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autoinflammation and dsyautonomia


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Yesterday I had an appointment with my autonomic specialist. I informed him that, since onset of POTS 11 years ago, I have also been suffering from generalized joint pains and flare very badly when exposed to allergens, such as pollen or insect bites. I was seen by rheumo twice, each time with tons of labs to check AI, always negative except for ESR, WBC and RBC. I have been taking Prednisone twice, which makes my POTS worse. 

He explained to me that they now know that Dys is an auto-inflammatory disease, meaning it affects the innate immune system and the tests for autoimmunity will not show anything, since the adaptive immune system is an entire different entity. Here is a good article explaining the difference:

Difference Between Innate and Adaptive Immunity | Compare the Difference Between Similar Terms

The autoinflammatory part of POTS appears to have to do with cytokenes, mastcells and cholinergic reactions, and the labs commonly done for AI are not affected. He said that they had found compelling evidence of this and were ready to prove it by a major study but along cam COVID and shut it all down. Once they can do research again this will all evolve into a great breakthrough in finding a cure for POTS. Isn't that great?

For now I will be taking Plaquenil, which should not only help with the constant inflammation but he claims it will help my POTS, especially the fatigue. A friend of mine on this forum takes it ( she is very similar to me in symptoms ) and she found good relief from it, especially with fatigue. Once it starts working I should be able to exercise more which in turn should improve many of the symptoms of POTS.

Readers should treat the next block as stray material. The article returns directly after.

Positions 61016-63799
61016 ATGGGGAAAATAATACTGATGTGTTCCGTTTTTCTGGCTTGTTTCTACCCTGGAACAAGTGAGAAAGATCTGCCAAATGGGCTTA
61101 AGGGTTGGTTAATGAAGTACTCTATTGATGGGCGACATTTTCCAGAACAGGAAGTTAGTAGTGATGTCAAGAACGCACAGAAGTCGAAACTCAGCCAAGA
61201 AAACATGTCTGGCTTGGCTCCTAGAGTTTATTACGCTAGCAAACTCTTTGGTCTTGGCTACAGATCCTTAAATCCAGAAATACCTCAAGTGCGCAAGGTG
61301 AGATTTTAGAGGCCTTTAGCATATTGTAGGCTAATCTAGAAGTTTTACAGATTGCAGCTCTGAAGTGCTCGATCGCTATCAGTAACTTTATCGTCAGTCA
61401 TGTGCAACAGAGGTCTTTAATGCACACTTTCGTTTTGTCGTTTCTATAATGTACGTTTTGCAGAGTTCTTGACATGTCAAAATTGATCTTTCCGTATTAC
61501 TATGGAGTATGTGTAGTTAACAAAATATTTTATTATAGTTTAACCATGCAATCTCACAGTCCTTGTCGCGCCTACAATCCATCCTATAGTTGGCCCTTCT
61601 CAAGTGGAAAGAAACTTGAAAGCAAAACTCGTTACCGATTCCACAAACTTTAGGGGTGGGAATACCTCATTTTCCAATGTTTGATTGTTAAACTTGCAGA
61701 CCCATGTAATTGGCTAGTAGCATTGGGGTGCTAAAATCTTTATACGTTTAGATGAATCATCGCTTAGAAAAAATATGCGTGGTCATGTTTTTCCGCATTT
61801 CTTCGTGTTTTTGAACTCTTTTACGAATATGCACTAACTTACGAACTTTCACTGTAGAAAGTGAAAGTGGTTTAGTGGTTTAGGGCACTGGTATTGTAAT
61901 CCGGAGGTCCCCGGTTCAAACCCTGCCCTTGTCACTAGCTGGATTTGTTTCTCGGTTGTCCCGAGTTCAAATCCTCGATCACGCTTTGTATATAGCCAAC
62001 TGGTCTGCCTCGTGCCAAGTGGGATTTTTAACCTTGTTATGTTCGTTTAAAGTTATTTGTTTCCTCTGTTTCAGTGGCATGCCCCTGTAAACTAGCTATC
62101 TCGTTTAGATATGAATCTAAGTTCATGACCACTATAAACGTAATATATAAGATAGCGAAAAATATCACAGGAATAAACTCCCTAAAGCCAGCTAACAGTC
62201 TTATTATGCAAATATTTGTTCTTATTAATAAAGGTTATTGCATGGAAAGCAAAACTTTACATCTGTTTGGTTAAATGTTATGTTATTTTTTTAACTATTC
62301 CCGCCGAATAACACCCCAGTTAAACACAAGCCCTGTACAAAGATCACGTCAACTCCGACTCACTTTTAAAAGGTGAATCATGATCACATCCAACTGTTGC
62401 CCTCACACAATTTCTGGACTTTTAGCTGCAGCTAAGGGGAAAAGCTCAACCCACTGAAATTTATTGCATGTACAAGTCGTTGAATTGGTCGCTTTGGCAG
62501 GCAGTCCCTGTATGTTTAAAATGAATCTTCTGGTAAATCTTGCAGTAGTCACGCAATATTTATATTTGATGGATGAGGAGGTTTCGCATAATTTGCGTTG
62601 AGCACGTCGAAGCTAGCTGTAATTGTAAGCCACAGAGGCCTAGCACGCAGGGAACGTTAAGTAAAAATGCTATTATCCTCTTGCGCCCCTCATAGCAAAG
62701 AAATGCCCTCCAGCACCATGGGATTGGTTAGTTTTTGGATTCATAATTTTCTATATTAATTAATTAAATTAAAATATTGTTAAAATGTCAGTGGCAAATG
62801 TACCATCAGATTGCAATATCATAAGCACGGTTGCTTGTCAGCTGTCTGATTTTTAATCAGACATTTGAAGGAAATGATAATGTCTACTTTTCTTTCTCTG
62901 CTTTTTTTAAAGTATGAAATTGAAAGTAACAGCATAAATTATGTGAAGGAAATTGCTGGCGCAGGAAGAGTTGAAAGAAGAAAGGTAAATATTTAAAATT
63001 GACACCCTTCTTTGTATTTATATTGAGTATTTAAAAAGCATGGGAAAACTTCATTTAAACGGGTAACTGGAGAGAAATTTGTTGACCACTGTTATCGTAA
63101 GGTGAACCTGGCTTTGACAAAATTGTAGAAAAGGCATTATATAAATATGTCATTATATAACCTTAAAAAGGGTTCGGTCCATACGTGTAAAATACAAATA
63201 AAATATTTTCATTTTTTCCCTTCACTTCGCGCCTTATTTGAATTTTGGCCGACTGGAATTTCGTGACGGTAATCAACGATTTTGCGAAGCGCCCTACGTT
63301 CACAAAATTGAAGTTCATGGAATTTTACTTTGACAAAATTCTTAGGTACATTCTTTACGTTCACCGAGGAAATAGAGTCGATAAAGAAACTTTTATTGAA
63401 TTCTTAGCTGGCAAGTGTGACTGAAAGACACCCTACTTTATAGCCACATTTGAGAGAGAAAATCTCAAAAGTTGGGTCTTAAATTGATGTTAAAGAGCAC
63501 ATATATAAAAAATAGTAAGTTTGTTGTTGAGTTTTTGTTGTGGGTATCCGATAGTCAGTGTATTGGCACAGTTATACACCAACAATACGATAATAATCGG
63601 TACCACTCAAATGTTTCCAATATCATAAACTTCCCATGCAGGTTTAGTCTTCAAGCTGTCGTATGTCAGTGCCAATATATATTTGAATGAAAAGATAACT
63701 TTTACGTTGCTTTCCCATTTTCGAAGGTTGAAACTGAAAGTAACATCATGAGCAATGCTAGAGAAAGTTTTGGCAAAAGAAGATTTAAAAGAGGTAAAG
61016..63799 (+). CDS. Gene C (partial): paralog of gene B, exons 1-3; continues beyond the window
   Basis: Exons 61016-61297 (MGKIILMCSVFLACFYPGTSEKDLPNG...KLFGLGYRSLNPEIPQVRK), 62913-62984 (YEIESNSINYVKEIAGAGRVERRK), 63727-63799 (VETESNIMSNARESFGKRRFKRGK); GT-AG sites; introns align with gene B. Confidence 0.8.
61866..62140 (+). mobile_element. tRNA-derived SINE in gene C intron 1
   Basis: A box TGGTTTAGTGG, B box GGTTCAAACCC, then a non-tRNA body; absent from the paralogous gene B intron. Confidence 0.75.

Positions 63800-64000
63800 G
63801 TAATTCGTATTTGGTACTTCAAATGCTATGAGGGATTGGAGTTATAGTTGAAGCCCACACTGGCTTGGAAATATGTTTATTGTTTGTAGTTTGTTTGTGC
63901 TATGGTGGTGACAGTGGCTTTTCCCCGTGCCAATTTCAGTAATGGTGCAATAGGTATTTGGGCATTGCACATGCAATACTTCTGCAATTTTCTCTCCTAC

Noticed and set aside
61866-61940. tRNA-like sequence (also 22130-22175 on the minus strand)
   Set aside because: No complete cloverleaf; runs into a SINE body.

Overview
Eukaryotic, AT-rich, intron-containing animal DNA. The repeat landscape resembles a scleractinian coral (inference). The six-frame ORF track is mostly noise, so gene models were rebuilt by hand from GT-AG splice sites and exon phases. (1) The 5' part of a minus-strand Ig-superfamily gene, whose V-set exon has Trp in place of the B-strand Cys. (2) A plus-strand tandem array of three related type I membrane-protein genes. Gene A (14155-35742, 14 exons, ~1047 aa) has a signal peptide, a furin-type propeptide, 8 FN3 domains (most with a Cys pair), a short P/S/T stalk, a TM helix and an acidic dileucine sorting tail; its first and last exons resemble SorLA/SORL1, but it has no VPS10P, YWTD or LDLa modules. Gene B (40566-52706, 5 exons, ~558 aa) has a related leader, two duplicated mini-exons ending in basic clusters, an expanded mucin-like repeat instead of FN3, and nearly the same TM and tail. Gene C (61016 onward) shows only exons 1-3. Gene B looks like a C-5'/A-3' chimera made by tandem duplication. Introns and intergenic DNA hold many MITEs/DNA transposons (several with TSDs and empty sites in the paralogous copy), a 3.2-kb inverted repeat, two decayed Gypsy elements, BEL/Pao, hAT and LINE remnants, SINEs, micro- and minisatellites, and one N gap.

I will not be able to start it until January ( an eyexam is needed before starting ) and I was told it takes about 4-6 weeks before any improvement is seen,  but I will come back to this post and update how things go. I am just hopeful about the good news that better treatment is on the horizon!!! He said with this development they not only will be able to use the drugs they already have but - more importantly - can develop new drugs to help this disease. Hurray!!!!!

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I have joint issues and double vision. The POTS stuff as quieted down mostly though. Reading above, it sounds a lot like myself. Been through 2 primary docs, a cardiologist, electrophysiologist, neurologist, ophthalmologist, neuro-ophthalmologist, GI doc and a GI surgeon. Most either don't know, think I am nuts or some don't care. My daughter sent me an article yesterday about a woman that got COVID and it seems she has POTS symptoms and arthritis. I don't think I was exposed to COVID, it didn't exist then, but I think I got some sort of bug. The only blood test they've done that comes back abnormal is sed rate and it's not that high. Here's the link to that article: https://www.thehour.com/news/article/A-Canadian-woman-has-been-sick-with-covid-19-15787562.php

Maybe Canadian doctors are better. I've had no luck in AZ. 

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Same story. I've been to two rheumys, the second at Rutgers University, who told me that in no uncertain terms that all my bloodwork is fine and I don't need a rheumy and I should be happy about this. He admitted I was suffering from something, but there was nothing any rheumy could do about it. 

Every other doctor I go to says I need a rheumy. Or that my AI disease may be the cause of all this, but that's out of their purview. Plaquenil is actually used for Sjogren's, but since I've never tested positive, it hasn't been offered to me. I've also read enough to be concerned about the eye toxicity, that I don't even know if I'd take it if offered. I hope it helps you though. 

EDIT: I'd like to add something else here. I've used White Peony extract in the past, as it's been advocate for in AI conditions in alternative circles. It did help with pain, but I stopped when I started CBD oil because of cost. Ideally, I'd be able to use both still.